• It’s fair to everyone. All stakeholders can have a say in the development of an effort that may affect them.
  • It saves the BBB community from being blindsided by concerns that it didn’t know about. If everyone has a seat at the table, concerns can be aired and resolved before they become stumbling blocks.  Even if they can’t be resolved, they won’t come as surprises that derail the effort.
  • It strengthens the community’s position. Having all stakeholders on board makes a huge difference in terms of political clout.
  • It creates bridging social capital for the community. Social capital can cement relationships and strengthen community.  Bridging social capital can create connections among diverse groups that might not otherwise interact.
  • It increases the chances for the success of stakeholders effort. For all of the above reasons, identifying stakeholders and responding to their concerns makes it far more likely that effort will have both the community support it needs and the appropriate focus to be effective.

Ergon Team Leader Peter Gorrie with LDC Senior Project Officer Lisa Hutchinson

Jessica Szalinski, Glencore, (left) and Penelope Davis, Glencore, with (from left) Lindsay Mackie, WRC Works Supervisor Collinsville Depot and WRC Manager Natural Resources Management Scott Hardy


Reef regulations - grazing, standard conditions

  1. For land in good or fair condition (more than 50 per cent ground cover at 30 September), continue using measures to maintain land condition.
  2. For land in poor condition (less than 50 per cent ground cover at 30 September), steps must be taken to improve land condition.
  3. For land in degraded condition (less than 20 per cent ground cover at 30 September), steps must be taken to improve land condition OR prevent areas from further degrading or expanding.
  4. Keep records of measures taken and also of agricultural chemicals, fertiliser and mill mud or mill ash applied to land.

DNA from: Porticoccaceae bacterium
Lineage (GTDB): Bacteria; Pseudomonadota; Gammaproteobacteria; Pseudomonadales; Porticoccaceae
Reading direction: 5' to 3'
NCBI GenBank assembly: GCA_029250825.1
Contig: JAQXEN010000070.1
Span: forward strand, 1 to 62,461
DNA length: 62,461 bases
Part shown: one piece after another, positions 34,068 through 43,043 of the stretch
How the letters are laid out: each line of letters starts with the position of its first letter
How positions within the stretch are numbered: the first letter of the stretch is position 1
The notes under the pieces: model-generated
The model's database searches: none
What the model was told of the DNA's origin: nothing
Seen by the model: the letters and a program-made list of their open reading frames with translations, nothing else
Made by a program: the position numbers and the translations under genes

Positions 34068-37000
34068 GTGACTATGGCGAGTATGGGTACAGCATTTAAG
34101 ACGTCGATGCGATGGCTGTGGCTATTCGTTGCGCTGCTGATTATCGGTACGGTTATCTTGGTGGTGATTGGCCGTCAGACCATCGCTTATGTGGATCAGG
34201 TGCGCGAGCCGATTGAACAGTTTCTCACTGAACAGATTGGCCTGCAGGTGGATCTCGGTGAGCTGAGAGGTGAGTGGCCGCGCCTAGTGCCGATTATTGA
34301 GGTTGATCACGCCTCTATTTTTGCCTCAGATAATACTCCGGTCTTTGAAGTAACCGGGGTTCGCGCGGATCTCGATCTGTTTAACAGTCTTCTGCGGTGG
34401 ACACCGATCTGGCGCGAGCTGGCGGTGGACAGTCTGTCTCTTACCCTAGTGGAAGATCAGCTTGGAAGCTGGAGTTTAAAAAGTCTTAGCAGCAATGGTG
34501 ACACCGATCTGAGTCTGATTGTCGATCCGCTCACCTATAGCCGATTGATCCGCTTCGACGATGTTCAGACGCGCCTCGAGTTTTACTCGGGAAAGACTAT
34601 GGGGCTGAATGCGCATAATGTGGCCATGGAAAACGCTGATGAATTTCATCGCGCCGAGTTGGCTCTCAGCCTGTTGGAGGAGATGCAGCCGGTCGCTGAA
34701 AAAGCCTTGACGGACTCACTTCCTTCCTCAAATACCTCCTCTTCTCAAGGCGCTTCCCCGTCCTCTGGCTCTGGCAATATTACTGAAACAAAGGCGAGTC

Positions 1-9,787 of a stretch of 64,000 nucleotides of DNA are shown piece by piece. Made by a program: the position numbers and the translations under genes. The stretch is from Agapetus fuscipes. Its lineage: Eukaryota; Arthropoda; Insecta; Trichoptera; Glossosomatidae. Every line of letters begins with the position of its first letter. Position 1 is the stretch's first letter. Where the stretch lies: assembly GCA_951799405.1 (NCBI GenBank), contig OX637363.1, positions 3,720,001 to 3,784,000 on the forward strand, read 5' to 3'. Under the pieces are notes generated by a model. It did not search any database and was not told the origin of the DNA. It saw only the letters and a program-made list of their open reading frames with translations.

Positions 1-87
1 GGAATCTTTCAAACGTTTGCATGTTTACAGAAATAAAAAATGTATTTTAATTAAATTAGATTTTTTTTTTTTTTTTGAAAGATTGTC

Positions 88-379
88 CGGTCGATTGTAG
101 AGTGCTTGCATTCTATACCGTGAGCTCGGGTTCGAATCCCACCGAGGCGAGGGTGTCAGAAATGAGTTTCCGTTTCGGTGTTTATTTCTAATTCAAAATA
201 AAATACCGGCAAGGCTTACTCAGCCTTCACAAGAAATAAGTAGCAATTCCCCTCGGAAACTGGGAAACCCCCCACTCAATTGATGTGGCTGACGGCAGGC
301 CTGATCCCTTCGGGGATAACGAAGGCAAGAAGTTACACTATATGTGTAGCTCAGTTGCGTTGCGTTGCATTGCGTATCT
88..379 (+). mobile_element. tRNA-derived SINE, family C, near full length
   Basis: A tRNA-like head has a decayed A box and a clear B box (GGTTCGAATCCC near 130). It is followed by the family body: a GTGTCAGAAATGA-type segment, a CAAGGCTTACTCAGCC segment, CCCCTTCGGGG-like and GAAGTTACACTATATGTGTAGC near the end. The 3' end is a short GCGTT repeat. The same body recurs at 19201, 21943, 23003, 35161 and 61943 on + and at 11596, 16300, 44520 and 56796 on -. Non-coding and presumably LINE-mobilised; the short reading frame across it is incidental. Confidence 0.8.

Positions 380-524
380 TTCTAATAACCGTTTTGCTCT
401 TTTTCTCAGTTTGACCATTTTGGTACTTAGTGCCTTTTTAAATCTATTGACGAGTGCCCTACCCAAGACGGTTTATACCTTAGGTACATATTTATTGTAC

KEQ #8

KEQ #7
KEQ #6

KEQ #5

KEQ #4

The LDC project monitors four gully sites (represented in this table) with gold standard equipment and analysis, carried out by CSIRO.

Results have been compiled in a preliminary report from Bartley et al (2020), with the final report expected to be released by the end of 2020. The preliminary report shows all four sites have indicators of improvements, notably the Strathbogie and Mt Wickham sites.

KEQ #3

*The Exploring New Incentives activity area has provided an opportunity for graziers to adopt improved land management practices through a range of activities. For some of these properties, it was the first time they signed contracts for on-ground works.

KEQ #1

Figure 1. Total fine sediment reduction by project type and erosion source. Inset shows the proportion of the total project area for each project type.

These estimates have been calculated using two methods: 

1) The pollutant reduction component of the Alluvium/Great Barrier Reef Foundation (GBRF) investment tool for hillslope and streambank erosion management projects; 

2) The Reef Trust Gully Toolbox method for gully erosion management projects. The LDC Water Quality Report 2020 (Waterhouse et al., 2020) highlights that a number of assumptions underlay these calculations, therefore these figures should be treated as the best available estimate of sediment reductions to date.

Preventing sediment from reaching the Great Barrier Reef

Each wet season sediment is washed into local waterways and out to the Great Barrier Reef (GBR). 

Most sediment is very fine, and can stay suspended for a long time and can travel great distances. Valuable topsoil is lost from production, and increased concentrations on the reef can be harmful to seagrasses and corals. 

Landholders in the BBB have completed 69 on-ground water quality practice changes, and it is estimated that these have contributed a fine sediment reduction of 6,154 tonnes per year from reaching the GBR. 

Of this, approximately half of the sediment savings are attributable to grazing land management changes on hillslopes and streambanks, and the other half as a result of gully remediation treatments across a broad range of scales, as shown in the graphs above. 

The table below also highlights the relatively small area of intervention in the gully management projects compared to the large sediment savings that these can achieve - 60 per cent of the sediment savings over only 4 per cent of the project area.

Table 1. Estimated sediment reductions (tonnes) from projects completed in the LDC Project to date.

KEQ #2

*GLMWW = Grazing Land Management Wire and Water